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Osborne defends deficit reduction plans

By Channel 4 News

Updated on 17 August 2010

The Chancellor George Osborne is expected to attack deficit deniers today who will lead Britain to "economic ruin" as he says public spending will be refocused on delivering growth.

George Osborne attacks deficit deniers as he insists public spending will be refocused on delivering economic growth (Reuters)

As the government attempts to tackle Britain's record £155bn deficit the chancellor will say that public spending will be refocused without sacrificing economic growth or making society unfair. 

Hinting at what the public service landscape could look like after autumn's comprehensive spending review, Osborne will suggest the future "is not about how much the government spends but about what the government actually does with the money".

In a speech to city analysts Osborne will also defend plans to reduce the deficit and attack Labour's legacy.

His speech comes as official data released today showed inflation slowed to 3.1 per cent in July - from June's 3.2 per cent - the lowest since February and the eighth consecutive month inflation has exceeded the BoE's 2 per cent target.

Attacking the Deficit Deniers
The Chancellor has chosen to make an important intervention today, writes Channel 4 News Economics Editor Faisal Islam.

It does seem that the Treasury has been a little stung by suggestions that the George Osborne's harsh austerity message has hit consumer and business confidence, like Nick Clegg yesterday who is trying to show a little "light at the end of the tunnel".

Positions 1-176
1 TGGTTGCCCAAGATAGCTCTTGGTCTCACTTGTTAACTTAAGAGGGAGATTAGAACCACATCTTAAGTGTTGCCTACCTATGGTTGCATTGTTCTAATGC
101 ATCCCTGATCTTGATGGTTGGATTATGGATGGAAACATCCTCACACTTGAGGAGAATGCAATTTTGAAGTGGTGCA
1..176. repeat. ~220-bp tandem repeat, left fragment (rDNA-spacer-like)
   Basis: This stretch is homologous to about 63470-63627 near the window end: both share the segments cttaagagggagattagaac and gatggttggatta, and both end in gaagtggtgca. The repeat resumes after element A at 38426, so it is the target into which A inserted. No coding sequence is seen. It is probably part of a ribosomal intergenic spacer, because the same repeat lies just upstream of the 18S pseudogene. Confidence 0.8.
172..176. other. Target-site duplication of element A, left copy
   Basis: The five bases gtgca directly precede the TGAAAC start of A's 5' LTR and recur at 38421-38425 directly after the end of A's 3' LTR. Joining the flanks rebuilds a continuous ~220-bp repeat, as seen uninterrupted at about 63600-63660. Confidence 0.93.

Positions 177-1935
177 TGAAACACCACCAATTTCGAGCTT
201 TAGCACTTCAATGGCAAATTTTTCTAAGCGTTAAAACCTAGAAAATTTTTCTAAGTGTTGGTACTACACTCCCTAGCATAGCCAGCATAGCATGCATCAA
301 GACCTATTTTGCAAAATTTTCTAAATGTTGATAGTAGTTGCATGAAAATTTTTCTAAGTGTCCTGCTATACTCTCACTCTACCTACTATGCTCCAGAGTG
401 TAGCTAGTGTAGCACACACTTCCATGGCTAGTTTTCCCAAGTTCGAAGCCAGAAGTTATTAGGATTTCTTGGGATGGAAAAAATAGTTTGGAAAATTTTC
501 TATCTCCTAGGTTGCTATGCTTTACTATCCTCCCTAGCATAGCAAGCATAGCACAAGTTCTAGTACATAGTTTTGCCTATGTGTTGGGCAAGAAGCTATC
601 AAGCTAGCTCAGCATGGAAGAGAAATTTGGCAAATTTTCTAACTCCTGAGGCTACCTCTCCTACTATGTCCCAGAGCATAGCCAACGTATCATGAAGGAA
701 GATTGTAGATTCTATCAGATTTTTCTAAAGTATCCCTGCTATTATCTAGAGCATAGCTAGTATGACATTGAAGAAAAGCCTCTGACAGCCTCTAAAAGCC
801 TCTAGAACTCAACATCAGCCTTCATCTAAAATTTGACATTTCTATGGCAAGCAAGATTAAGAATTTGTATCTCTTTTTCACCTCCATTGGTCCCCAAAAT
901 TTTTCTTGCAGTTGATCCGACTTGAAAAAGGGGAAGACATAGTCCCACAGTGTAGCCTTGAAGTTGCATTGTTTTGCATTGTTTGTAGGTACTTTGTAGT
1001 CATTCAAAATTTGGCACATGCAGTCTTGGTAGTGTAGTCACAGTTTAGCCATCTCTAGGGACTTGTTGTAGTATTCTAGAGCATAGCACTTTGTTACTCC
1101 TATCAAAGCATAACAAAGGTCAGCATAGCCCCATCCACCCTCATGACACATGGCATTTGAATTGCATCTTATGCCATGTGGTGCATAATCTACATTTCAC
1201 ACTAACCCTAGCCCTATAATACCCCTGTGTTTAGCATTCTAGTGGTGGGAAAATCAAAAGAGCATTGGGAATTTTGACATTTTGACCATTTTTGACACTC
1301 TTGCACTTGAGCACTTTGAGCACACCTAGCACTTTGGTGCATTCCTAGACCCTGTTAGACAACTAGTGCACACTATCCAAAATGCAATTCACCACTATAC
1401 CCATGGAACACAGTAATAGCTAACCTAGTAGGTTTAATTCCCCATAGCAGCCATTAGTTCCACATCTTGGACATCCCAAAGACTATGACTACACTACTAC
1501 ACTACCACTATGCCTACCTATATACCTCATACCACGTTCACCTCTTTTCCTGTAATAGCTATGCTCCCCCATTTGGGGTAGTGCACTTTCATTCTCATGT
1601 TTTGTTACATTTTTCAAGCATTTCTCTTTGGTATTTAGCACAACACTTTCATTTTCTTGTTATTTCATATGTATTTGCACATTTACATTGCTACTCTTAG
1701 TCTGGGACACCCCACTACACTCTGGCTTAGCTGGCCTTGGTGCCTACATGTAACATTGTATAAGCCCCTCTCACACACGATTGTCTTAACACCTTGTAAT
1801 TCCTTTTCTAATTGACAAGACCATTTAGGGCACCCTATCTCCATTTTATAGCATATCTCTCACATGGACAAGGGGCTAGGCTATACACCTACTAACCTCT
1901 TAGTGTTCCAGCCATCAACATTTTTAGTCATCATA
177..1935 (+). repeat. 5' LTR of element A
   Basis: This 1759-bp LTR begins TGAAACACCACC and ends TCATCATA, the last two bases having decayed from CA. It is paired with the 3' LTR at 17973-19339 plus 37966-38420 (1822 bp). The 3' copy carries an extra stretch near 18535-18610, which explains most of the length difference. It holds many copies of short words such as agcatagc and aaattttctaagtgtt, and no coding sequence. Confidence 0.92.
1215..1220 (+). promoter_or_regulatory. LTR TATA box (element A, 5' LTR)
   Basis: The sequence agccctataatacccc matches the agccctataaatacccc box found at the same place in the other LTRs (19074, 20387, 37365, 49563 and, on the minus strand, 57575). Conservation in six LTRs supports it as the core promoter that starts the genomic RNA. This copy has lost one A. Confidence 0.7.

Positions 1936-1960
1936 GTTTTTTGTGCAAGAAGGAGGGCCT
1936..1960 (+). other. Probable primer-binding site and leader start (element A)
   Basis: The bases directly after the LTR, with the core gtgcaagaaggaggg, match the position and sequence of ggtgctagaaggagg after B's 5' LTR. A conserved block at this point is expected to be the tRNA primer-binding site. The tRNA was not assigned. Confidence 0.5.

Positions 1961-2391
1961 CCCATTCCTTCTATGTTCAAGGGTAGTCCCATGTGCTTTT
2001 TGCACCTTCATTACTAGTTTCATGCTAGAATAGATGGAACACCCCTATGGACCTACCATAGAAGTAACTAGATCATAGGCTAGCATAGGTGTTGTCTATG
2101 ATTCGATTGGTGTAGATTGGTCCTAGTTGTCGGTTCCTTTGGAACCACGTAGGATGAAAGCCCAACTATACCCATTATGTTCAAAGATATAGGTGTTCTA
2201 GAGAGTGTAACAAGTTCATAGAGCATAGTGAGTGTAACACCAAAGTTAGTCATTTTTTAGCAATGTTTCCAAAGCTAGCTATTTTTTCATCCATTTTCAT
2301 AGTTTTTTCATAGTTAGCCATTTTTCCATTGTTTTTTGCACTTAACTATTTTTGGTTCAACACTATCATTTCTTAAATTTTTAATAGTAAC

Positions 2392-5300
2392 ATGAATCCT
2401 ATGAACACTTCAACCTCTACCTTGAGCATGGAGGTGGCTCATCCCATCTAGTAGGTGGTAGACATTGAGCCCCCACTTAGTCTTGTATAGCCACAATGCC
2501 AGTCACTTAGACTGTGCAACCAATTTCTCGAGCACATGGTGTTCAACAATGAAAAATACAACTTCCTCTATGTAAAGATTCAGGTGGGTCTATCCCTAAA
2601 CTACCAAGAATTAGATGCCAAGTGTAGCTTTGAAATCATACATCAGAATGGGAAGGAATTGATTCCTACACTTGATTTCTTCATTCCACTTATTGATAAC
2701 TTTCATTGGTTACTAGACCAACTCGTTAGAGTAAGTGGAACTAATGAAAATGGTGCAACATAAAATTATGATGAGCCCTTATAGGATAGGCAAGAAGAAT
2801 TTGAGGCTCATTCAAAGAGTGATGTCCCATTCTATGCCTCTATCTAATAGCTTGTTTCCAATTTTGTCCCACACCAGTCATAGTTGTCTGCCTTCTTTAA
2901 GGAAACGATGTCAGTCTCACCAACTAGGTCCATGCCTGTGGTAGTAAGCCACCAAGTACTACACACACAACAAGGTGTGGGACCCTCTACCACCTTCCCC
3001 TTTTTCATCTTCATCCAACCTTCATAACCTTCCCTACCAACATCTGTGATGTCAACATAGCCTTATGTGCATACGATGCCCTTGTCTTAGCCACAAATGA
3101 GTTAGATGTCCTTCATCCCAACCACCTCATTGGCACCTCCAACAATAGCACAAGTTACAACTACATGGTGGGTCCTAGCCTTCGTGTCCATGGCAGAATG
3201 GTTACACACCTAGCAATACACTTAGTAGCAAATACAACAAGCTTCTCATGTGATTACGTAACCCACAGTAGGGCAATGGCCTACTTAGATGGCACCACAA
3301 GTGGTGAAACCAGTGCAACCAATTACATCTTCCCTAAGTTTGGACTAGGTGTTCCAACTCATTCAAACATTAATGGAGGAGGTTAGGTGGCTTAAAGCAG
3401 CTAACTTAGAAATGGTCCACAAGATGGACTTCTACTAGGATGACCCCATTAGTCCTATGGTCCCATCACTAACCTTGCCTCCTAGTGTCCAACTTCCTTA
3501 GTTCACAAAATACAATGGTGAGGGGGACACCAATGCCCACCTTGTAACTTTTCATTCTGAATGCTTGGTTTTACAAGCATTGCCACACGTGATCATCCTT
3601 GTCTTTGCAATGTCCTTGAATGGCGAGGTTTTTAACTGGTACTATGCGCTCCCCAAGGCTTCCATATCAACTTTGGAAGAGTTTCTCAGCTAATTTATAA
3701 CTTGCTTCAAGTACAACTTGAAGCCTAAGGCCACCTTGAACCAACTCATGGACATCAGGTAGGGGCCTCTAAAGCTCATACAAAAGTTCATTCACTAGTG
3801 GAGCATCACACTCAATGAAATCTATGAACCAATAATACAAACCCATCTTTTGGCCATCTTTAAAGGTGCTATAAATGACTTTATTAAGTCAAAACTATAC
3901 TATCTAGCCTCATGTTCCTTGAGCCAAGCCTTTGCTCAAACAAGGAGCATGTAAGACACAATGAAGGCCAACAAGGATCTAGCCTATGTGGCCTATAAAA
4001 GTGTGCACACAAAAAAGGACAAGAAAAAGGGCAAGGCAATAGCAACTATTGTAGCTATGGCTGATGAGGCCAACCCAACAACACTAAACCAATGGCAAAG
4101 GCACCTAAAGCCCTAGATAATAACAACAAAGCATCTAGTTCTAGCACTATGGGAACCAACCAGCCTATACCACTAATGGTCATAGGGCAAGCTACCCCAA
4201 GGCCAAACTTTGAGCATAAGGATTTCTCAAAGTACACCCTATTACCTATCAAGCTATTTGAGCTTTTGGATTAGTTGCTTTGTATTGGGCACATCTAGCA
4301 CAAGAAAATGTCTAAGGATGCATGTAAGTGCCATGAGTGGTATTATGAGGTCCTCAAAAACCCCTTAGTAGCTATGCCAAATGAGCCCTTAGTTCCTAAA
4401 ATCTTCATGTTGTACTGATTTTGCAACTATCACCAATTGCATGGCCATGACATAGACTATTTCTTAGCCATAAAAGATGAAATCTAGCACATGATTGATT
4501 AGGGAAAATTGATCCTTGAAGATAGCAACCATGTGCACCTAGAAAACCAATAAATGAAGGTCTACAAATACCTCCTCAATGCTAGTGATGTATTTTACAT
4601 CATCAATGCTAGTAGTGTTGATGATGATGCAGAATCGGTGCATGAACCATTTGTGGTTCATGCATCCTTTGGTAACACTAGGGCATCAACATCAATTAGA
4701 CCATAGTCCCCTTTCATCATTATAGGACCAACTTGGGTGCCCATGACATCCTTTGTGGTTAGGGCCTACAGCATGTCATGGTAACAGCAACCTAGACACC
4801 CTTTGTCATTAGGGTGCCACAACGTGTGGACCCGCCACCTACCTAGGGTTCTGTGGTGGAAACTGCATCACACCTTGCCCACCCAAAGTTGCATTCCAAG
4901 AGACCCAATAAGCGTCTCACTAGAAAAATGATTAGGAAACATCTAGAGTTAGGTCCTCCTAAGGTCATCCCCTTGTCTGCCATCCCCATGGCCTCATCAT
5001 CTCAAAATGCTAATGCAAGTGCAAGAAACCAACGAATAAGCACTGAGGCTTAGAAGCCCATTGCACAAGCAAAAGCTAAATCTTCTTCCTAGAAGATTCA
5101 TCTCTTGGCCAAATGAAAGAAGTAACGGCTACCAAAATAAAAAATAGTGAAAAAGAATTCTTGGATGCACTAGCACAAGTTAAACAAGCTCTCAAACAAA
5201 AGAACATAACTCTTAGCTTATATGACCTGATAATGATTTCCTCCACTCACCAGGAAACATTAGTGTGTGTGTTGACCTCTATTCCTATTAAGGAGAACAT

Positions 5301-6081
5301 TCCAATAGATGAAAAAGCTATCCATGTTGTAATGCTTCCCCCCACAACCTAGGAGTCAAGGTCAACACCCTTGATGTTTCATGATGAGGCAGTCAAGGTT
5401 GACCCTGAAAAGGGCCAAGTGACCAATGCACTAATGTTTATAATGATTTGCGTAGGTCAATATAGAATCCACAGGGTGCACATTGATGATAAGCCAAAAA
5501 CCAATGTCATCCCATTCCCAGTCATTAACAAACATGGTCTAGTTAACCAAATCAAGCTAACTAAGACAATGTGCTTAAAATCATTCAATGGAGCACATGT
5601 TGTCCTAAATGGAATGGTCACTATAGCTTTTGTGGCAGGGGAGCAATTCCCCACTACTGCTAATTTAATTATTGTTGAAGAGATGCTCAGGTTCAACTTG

He will attack the "Deficit Deniers" that he sees in Labour's leadership campaign. He may hear the echo of some support for this from his predecessor Alistair Darling's speech tonight - and as former city minister Lord Myners has argued: "There's nothing progressive about a deficit".

The chancellor however has yet to prove that the new measures he took in June are indeed better for the poor than for the rich - as the IFS concluded that they were "somewhat regressive".

Osborne's message today: more fairness, less fear. The jury is still out on both matters though.

"We are shaping the economy of the future by promoting a pro-growth agenda," Osborne is expected to say.

"We are shaping the big society of the future by decentralising power and empowering people. We are shaping the public services of the future by reforming the public sector so it delivers value for money. And we are shaping Britain's future role in the world through our review of defence and security."

The speech comes after warning from analysts that Britain could be heading for a double-dip recession. Earlier this week Sir Alan Budd, the outgoing head of the government's tax and spending watchdog, said he was "not confident" the UK would escape a double-dip recession.

Osborne will insist today that the government's spending measures are not a gamble while attacking Labour's plans for £44bn in cuts. The chancellor is expected to tell city analysts at Bloomberg's London offices that Labour's plans were unspecified. 

"What was [Labour's] plan to deliver these cuts? Well, I've searched for it and I can tell you - there was no plan. Out of that £44bn, not a single penny had been allocated to any significant public spending programme.

"To say we must deal with the deficit, but refuse to say how, is simply taking the British people for fools."

He will add: "People are debating these issues up and down the country. Anyone who is serious about tackling the nation's debts needs to come forward with an alternative plan.

"Both those who deny the need to cut the deficit and those who refuse to say how to do it are placing themselves outside of the domestic and international debate.

"And in becoming deficit deniers they are saying that they would set the economy on a road to economic ruin."

The coalition is set to tighten public finances by £113bn by 2014/15, with £30bn from tax measures, £11bn from welfare reforms announced in the budget, £10bn from lower debt interest costs and £61bn in cuts to departmental spending.

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